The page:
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I am looking for a way to initiate a PPP connection with my EVDO modem from the command line instead of having to go to System Preferences -> Network and hit "Connect".

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You might be able to use two terminal windows to determine where your pppd script is stored. One window running opensnoop, the other fs_usage (without your modem, it's hard to guess where your scripts are stored) –  bmike Aug 30 '11 at 13:51

3 Answers 3

up vote 4 down vote accepted

To connect a network device, use the System Events dictionary:

tell application "System Events"
    tell current location of network preferences
        connect service "Sprint 3G"
    end tell
end tell

assuming the name of the service is Sprint 3G:

Screenshot of Sprint 3G

To disconnect, change connect to disconnect:

tell application "System Events"
    tell current location of network preferences
        disconnect service "Sprint 3G"
    end tell
end tell

Once you've saved your scripts with names, you can use the terminal open command to kick off either script.

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Well done! I hope you don't mind me adding an open command to finish this off in the terminal way. –  bmike Aug 31 '11 at 5:06
    
Looks great. I ended up using this with Alfred so I could just type connect 3g or disconnect 3g. –  eric Aug 31 '11 at 5:11
    
Here's what a screenshot of the Alfred integration looks like: img.skitch.com/20110831-pg1nht8jbnb46nwgx27saw2uxc.png –  eric Aug 31 '11 at 5:19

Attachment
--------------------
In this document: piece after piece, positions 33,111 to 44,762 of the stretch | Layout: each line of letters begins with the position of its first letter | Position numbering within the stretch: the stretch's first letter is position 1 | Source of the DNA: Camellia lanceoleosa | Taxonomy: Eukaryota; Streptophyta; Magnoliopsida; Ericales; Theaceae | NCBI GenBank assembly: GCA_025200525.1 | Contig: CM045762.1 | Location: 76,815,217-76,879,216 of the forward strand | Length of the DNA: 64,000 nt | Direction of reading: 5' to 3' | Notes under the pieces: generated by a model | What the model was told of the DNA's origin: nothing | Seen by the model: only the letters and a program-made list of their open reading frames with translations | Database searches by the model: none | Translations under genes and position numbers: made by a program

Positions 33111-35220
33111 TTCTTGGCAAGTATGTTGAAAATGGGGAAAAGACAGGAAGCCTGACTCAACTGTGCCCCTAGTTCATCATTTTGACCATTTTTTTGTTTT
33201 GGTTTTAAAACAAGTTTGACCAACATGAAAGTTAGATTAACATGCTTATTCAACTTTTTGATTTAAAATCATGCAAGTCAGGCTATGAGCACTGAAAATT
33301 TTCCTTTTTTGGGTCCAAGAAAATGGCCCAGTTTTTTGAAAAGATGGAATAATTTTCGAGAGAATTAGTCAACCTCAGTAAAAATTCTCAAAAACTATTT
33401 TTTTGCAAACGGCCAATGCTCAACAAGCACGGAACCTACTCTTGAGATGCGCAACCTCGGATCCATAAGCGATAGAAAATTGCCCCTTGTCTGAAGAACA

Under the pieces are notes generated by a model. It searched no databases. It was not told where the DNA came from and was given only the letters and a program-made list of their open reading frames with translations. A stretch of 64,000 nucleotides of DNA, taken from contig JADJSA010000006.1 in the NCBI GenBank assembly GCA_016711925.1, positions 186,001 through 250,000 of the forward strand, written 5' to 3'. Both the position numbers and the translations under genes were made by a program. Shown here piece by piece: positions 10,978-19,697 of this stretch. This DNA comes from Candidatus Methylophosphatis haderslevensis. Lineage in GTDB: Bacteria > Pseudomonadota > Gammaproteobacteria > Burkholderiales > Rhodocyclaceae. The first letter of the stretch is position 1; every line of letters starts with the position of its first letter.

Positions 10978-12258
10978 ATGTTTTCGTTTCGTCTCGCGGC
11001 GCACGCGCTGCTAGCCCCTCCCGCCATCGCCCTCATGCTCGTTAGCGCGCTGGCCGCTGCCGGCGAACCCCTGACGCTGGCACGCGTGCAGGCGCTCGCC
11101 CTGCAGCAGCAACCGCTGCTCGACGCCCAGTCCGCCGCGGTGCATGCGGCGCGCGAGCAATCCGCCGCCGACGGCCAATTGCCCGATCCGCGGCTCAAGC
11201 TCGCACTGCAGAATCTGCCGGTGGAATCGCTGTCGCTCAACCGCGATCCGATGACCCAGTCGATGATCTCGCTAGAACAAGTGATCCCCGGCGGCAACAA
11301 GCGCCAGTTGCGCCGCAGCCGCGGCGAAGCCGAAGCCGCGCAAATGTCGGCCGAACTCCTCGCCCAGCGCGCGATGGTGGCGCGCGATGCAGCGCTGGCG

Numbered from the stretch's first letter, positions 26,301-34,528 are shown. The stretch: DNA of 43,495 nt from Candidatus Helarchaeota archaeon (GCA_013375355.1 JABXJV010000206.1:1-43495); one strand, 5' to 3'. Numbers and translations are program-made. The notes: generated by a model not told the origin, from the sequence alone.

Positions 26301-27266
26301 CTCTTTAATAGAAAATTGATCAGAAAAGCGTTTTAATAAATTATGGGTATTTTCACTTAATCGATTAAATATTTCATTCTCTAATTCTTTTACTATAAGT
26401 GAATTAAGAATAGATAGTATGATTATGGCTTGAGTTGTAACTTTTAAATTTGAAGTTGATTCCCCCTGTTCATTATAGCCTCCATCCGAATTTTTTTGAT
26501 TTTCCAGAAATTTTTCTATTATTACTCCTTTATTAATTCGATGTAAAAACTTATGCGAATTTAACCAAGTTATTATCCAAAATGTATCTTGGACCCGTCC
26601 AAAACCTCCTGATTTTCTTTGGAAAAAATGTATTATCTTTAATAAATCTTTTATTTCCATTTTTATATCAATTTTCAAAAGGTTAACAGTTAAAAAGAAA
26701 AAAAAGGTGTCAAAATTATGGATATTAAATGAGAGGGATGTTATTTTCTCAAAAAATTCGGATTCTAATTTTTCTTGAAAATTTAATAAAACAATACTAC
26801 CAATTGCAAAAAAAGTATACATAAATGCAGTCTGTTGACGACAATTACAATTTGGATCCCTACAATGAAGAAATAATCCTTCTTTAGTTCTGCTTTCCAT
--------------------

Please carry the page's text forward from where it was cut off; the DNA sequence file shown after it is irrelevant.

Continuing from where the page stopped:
How do you call Alfred from the command line? Perhaps you just meant to script it in response to a shortcut key. –  bmike Aug 31 '11 at 13:53
    
Yes, I just mean that I was able to use the script in response to a keyword in Alfred. –  eric Sep 1 '11 at 7:06

I'm sure there is a more elegant way, but this could be done with UI scripting. I don't have an EVDO modem, so I can't give the specifics of the script that would work, but first you would go to  -> System Preferences -> Universal Access and make sure "Enable access for assistive devices" is checked.

Then, you could write a script using a text editor. As I said, the specifics of the script would depend on your system and the layout of the screen you're trying to control, but it would look something like this:

#!/usr/bin/osascript

tell application "System Preferences"

activate

set the current pane to pane id "com.apple.preference.network"

click button 1

tell application "System Preferences" to quit

You'd save the script, make it executable, and then you could enable your modem from the command line. I'm sure there's a more elegant way that doesn't involve popping up a window and that doesn't involve so much trial and error at the "click button 1" stage, but this is a start.

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I would really like to find a way to do it without needing to actually open the System Preferences. –  eric Aug 30 '11 at 4:03
    
Of course. As I said, my approach is distinctly inelegant, but still scriptable. I'd love to see a better answer, and I suspect something involving pppd is more likely to be viable, but I have less advice to offer on that front. –  Daniel Lawson Aug 30 '11 at 4:40

I think this can be done using pppd. You'll need to find the device name (/dev/tty...) and read through the long list of available options but it looks like that could work.

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I don't have a modem anymore to test this unfortunately, but I have used it in the past. (This is exactly what's used for modem connections in linux, for example.) If this answer is "negatively helpful" I would appreciate learning why it was downvoted with a comment. –  Andrew Vit Sep 7 '11 at 2:42

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